The evolution of the U.S. demographic profile kind of looks like what has happened to the U.S. auto market over the past 14 years, but in slow motion: whites (Euro-Americans?) are — like the former Big Three — shrinking in share while the imports are gaining. Pew Research estimates that by 2050 or so, those of European provenance will be 47% of the population, versus 67% now. Hispanics will be about 30% of the population, African-Americans 13% and Asians about 9%.
Although Asians (heterogeneously speaking) are under 5% of the U.S. population, they are the best-educated and most-affluent subgroup of Americans. Their numbers grew 43% between 2000 and 2010, per U.S. Census statistics, as did the number of Hispanic Americans in that period.
Car marketers, take note: Strategic Vision diced its 2014 New Vehicle Experience Study around similarities and differences of various ethnic groups to get a bead on which brands are popular with Asians, African-Americans and Hispanics. The review is based on over 525,000 respondents who self-reported their ethnicity.
While Honda, Toyota and BMW all were most likely to be “definitely considered” in a future vehicle choice across the three ethnicities in Strategic Vision’s study, the magnitude of their consideration varied drastically by ethnicity. For African-Americans, BMW was the brand most often cited as a future vehicle choice. Thirty-seven percent of study respondents who identified as African-American said they would definitely consider a BMW. The U.S. industry average was 23%.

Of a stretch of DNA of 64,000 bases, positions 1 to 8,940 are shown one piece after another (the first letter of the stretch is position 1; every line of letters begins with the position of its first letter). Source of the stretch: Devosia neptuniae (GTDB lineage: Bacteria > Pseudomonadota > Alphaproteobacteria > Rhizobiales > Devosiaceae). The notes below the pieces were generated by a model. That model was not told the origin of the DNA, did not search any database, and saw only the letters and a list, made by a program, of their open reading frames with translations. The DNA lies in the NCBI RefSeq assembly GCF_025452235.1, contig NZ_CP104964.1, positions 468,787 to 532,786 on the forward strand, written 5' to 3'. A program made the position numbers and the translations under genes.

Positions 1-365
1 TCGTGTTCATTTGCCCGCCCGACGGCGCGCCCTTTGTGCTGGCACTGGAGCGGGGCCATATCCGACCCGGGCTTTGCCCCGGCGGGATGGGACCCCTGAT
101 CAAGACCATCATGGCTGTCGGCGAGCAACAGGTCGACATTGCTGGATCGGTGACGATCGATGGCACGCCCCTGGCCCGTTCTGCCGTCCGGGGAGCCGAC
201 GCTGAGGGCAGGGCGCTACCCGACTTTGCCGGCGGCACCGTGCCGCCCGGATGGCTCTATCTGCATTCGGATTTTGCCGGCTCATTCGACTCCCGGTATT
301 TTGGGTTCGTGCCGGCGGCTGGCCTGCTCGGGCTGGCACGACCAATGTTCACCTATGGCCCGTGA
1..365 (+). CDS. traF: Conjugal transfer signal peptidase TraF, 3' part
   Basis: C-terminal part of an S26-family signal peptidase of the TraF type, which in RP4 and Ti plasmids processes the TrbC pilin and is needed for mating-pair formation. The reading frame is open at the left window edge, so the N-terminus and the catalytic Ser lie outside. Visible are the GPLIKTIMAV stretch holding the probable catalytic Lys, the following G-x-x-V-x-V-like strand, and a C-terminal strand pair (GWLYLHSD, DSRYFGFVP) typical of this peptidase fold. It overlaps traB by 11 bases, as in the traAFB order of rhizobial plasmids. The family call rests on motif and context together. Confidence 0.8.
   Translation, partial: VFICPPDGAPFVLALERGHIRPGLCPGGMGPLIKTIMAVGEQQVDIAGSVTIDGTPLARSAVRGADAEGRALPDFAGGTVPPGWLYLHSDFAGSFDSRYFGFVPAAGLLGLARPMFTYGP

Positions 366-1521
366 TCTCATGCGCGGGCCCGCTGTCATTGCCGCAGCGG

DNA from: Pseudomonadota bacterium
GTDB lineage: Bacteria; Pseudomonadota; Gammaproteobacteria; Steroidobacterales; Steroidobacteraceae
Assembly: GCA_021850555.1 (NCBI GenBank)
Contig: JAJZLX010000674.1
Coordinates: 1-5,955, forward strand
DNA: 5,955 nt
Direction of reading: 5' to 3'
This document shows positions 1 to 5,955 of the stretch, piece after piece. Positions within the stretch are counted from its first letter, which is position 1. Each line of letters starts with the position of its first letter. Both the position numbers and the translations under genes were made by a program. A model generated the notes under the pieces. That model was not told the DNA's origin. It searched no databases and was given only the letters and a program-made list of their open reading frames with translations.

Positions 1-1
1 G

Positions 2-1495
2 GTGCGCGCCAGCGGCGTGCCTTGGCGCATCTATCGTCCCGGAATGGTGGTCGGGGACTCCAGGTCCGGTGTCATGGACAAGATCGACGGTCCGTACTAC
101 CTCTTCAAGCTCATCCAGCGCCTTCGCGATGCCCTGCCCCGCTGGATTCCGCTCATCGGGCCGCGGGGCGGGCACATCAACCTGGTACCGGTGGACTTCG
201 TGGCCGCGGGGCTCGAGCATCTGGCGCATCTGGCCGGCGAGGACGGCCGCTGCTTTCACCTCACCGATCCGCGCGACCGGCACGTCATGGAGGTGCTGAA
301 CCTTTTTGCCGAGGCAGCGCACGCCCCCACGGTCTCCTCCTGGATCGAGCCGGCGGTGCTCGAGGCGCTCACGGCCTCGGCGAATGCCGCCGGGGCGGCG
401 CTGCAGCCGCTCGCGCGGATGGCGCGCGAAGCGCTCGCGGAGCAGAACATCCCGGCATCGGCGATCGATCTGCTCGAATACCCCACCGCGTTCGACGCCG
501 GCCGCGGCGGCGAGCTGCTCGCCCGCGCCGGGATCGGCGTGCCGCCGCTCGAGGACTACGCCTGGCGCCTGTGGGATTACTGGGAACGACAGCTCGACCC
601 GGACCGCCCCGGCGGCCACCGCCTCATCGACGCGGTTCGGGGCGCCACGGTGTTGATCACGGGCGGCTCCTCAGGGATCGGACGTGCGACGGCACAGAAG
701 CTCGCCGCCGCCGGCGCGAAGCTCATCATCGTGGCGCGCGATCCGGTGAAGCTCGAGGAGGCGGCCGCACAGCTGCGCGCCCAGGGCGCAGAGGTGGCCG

For future “definitely would consider” brands, BMW, Honda, Lexus, Toyota and Mercedes-Benz were the top five brands for African-Americans. Toyota, Honda, BMW, Mercedes-Benz and Audi topped out for Latinos. For Asians, the top brands were Honda, Toyota. Lexus, BMW and Mercedes. By contrast, the entire market — regardless of ethnicity — awards Honda and Toyota the number one and two positions, respectively, followed by Ford, BMW and Chevrolet.
Toyota enjoys the biggest market share among Asian American and Hispanic consumers and is number two among African-Americans. Nissan has the most share among African-Americans, but is third in market share behind Honda among Hispanics and Asian Americans. Chevrolet is third in share among African-Americans and fifth among Latinos. Ford is either fourth or fifth in share among all three groups.
Looking forward, things change. The directional picture brings in other brands. To get a perspective on where auto brand share among the three groups might be heading, the firm took current market share of each brand among Hispanics, Asian Americans and African-Americans, and indexed those numbers with sales growth for the groups versus sales growth in the general market.
From that perspective, Dodge, Nissan, Chrysler, Cadillac and Kia enjoy the best outlook in the African-American market; Nissan, VW, Dodge, Honda and Hyundai lead for Latinos; and BMW, Lexus, Mercedes, Toyota and Honda have the top share among Asian Americans.
Strategic Vision also looked at emotional and practical auto attributes. Shared by Asian Americans, Latino Americans and African-Americans is the desire to have a vehicle that’s “cool,” the second-most-indexed images for a vehicle purchased by all three groups. Family oriented, powerful and classy are the top image drivers, respectively, for the three groups.